The controversial “Waldorf School” is now seeking official recognition for the establishment of a public school in Montreal, reports the Montreal Mirror.

According to the Mirror Waldorf represents a “pedagogical innovation,” but within a lawsuit filed by parents and teachers in California it was referred to as “rooted in a New Age, cultlike religion.”

Waldorf teaches something-called “anthroposophy,” which is a philosophy originated in 1919 by Austrian-born Rudolf Steiner and first used in Germany.

Waldorf opened charter schools in the United States, which enabled it to receive public funds. Now they want similar status and funding in Canada.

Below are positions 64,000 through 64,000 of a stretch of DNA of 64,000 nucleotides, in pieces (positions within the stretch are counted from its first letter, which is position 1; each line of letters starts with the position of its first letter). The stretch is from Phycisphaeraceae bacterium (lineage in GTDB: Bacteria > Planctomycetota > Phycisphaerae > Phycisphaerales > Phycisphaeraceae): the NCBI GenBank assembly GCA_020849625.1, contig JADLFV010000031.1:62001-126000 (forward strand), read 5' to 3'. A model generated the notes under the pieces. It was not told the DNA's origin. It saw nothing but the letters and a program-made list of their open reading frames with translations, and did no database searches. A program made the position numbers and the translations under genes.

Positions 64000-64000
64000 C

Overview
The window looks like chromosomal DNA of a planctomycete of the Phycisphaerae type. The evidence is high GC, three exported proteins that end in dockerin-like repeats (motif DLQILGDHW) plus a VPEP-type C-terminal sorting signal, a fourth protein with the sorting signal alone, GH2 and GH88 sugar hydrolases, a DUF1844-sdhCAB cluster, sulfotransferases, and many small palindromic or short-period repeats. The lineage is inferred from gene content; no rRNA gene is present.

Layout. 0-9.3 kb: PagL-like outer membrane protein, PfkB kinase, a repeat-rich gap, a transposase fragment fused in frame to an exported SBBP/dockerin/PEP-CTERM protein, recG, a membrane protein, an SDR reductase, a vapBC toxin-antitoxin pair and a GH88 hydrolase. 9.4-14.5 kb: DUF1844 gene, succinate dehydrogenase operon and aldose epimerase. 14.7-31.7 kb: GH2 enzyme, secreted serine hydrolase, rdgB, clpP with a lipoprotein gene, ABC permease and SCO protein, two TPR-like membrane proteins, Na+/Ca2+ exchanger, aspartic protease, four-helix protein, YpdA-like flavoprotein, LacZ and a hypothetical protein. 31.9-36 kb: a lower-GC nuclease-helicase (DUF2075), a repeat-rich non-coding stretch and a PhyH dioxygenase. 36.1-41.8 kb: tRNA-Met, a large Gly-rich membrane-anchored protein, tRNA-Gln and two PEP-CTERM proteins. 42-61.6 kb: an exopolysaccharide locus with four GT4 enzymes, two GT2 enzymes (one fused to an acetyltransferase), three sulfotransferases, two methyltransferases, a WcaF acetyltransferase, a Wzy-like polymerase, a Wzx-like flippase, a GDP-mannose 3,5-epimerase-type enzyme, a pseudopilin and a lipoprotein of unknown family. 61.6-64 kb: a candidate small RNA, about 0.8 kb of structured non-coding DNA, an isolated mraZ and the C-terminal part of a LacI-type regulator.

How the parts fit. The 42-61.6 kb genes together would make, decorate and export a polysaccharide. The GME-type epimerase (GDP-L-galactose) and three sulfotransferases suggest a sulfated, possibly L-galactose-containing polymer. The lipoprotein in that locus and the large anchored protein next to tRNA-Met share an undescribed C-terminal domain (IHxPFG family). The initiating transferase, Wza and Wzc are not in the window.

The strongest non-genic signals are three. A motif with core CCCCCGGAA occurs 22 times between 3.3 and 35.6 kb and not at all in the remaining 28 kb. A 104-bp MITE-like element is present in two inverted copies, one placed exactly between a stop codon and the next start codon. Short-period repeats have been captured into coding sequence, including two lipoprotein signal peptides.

How can a group receive public funds to advance a seemingly sectarian religious philosophy? PLANS, an anti-Waldorf organization, certainly doesn’t think that’s appropriate.

But Waldorf insists that’s not a legitimate question and they advance an innovative teaching method instead.

Apparently though, this method is so innovative that every teacher must learn it only through Waldorf and be subsequently approved, which costs about $15,000. This sounds pretty exclusive.

Does Waldorf want it both ways? That is, insisting upon its exclusive approach, teachers and philosophy for Waldorf Schools, but with funding from taxpayers?


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